Only a few weeks ago, Palm Coast Travel, one of three large travel agencies the state of Florida last year alleged had sold unlicensed insurance, seemed to have everything going for it.
The state’s investigation into its activities appeared to have hit a dead end. The company, which runs the site Smartcruiser.com, had sued one of its customers and me in an effort to silence its critics. And it was issuing press releases at a regular clip, touting its Better Business Bureau rating and obsession with customer service.
Florida regulators file amended notice
But late last week, in an unexpected twist, Florida regulators filed an amended notice of intent to issue a cease and desist order (PDF) with more detailed charges against Lake Worth, Fla.-based Smolinski and Associates, Inc., which, in addition to doing business as Palm Coast Travel and Smartcruiser.com, also operates under the names Smart Travel Group, Smart Cruiser Holdings and Tripsmart. (Update: They have scheduled a hearing for April 8. Here’s the docket.) Any way you read the latest claims, it’s clear that Florida’s Department of Financial Services has no intention of letting this case fade away. (Here’s the first notice, for comparison purposes.)
Here are the general allegations, as outlined in the document:
Respondents do not currently hold a license issued under or pursuant to Chapters 624-632, 634, 635, 636, 641, 642, 648 and 651, Florida Statutes (collectively referred to as “Florida Insurance Code”), or hold an appointment under the Florida Insurance Code.
At all times pertinent to the dates and occurrences referenced herein, respondents did not hold a license issued under or pursuant to the Florida Insurance Code, or hold an appointment under the Florida Insurance Code.
By way of explanation, the reason they’re referring to “respondents” is that Smolinski and Associates has a variety of companies and subsidiaries, which the document takes some time to describe. Anyway, on with the charges:
Section 624.401, Florida Statutes, provides that no person shall act as an insurer, and no insurer or its agents, attorneys, subscribers, or representatives shall directly or indirectly transact insurance in this state except as authorized by a subsisting Certificate of Authority issued to the insurer by the Florida Office of Insurance Regulation (“OIR”).
Section 624.09, Florida Statutes, provides that an “unauthorized insurer” is an insurer which is not duly authorized by a subsisting certificate of authority issued by OIR to transact insurance in this state.
Section 624.1 0, Florida Statues, provides that transacting insurance includes any of the following, in addition to other applicable provisions of this code: 1) solicitation or inducement; 2) preliminary negotiations; 3) effectuation of a contract of insurance; and 4) transaction of matters subsequent to effectuation of a contract of insurance and arising out of it.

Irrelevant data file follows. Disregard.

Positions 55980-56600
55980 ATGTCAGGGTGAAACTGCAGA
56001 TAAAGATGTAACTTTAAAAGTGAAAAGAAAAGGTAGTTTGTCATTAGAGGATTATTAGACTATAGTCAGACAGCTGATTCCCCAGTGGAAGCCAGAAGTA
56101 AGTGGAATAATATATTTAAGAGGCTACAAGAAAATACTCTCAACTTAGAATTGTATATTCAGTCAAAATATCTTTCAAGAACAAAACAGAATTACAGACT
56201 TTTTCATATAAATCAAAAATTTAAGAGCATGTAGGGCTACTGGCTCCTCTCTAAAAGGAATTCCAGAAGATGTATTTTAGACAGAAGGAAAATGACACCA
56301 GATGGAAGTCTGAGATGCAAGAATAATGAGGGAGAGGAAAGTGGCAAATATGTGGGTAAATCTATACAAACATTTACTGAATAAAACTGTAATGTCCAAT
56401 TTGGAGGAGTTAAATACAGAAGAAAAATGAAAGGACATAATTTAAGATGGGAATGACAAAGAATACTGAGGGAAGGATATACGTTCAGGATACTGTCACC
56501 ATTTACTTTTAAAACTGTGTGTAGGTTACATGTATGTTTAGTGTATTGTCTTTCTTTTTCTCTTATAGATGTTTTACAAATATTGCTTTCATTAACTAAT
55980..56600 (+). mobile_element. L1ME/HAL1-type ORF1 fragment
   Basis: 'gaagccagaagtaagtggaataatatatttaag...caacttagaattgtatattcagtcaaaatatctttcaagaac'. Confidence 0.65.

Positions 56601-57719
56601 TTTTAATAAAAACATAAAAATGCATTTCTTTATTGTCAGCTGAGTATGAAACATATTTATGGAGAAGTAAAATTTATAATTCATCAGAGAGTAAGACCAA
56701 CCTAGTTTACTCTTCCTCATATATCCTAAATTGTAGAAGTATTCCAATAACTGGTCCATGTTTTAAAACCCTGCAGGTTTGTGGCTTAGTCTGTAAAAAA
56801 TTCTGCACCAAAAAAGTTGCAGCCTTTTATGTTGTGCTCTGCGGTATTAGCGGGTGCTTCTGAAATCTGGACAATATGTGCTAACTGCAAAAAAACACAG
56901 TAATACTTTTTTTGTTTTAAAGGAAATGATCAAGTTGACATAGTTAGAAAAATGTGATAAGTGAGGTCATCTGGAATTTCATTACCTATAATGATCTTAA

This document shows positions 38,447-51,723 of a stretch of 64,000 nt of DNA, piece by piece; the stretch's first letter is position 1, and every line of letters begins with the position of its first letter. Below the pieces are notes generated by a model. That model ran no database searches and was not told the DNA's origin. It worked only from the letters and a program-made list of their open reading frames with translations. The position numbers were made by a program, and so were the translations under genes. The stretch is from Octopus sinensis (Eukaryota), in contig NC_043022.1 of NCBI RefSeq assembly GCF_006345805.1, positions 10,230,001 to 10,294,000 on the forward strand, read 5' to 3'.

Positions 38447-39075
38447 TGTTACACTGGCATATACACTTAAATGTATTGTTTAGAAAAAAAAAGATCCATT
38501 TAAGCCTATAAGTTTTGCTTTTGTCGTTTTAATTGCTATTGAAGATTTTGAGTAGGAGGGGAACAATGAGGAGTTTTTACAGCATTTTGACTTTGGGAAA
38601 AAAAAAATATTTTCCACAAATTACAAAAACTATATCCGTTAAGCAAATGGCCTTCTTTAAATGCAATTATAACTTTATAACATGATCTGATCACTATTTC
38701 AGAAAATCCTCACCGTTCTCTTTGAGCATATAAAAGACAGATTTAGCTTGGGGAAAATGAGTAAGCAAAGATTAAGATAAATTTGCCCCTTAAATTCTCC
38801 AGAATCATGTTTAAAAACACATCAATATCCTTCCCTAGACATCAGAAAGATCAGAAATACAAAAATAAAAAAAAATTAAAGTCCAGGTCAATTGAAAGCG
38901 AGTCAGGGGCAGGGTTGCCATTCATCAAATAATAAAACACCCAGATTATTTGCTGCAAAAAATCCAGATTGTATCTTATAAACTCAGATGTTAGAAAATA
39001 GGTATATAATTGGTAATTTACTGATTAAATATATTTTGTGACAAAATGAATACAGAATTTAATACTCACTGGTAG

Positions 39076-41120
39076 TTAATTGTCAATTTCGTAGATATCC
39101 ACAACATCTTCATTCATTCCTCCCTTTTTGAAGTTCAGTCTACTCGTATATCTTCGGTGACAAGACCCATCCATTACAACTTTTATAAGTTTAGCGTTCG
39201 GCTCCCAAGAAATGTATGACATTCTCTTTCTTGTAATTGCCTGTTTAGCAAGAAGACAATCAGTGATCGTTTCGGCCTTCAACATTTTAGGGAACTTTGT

Pursuant to Chapter 626, Florida Statutes, the Florida Department of Financial Services (“Department”) has jurisdiction over respondents, and the business of travel insurance.
In a bulletin (PDF) sent to all registered sellers of travel issued late last year, the Department of Financial Services explained the penalties for selling unlicensed insurance:
The ramifications of soliciting or selling insurance on behalf of any unauthorized insurance company can be severe.
It is classified as a third-degree felony and, under Florida law, if an unauthorized insurance company fails to pay claims, any person who sold the unauthorized coverage can be held responsible for unpaid claims.
Florida Department of Financial Services’ investigations have led to initiating administrative actions against insurance agents and agencies, shutting down unauthorized insurance companies, and filing criminal charges against operators or marketers of unauthorized insurance companies.
All of which brings us to the alleged victims. In the first notice, regulators named only one person: Peter Lay (whom the company is suing). He reported a loss of $3,900 after purchasing a policy offered through Prime Travel Protection. (Related: Florida accuses three more travel agencies.)
He is now joined by Nancy Swinney, who alleges she was sold an Access America insurance policy with her cruise. “However, subsequent to [her] scheduled trip, her travel insurance was transferred from Access America to Prime Travel Protection, Inc.,” the state charges, adding,
Prior to N.S.’s trip, N.S. had to cancel the trip. N.S. filed a claim with Smart Travel Insurance and/or Prime Travel Protection, Inc. Smart Travel Insurance and/or Prime Travel Protection, Inc. neither denied nor paid N.S.’ claim.
The road ahead
A third individual, Chris Lockard, reportedly lost $2,600 due to the cancellation of a trip.
The matter is awaiting a scheduling order by an Administrative Law Judge. If Florida law enforcement finds the company in violation, they can impose fines and issue a cease and desist order. (Here’s what you need to know about travel insurance.)
But there is more — much more — to this story. I’ve made a public records request for everything related to Florida’s case against Palm Coast Travel and its related companies. I will begin to release them on this site as they become available. (Related: What was Palm Cost Travel doing with its Access America policies?)
The process may take a while, but I promise, it’ll be worth the wait.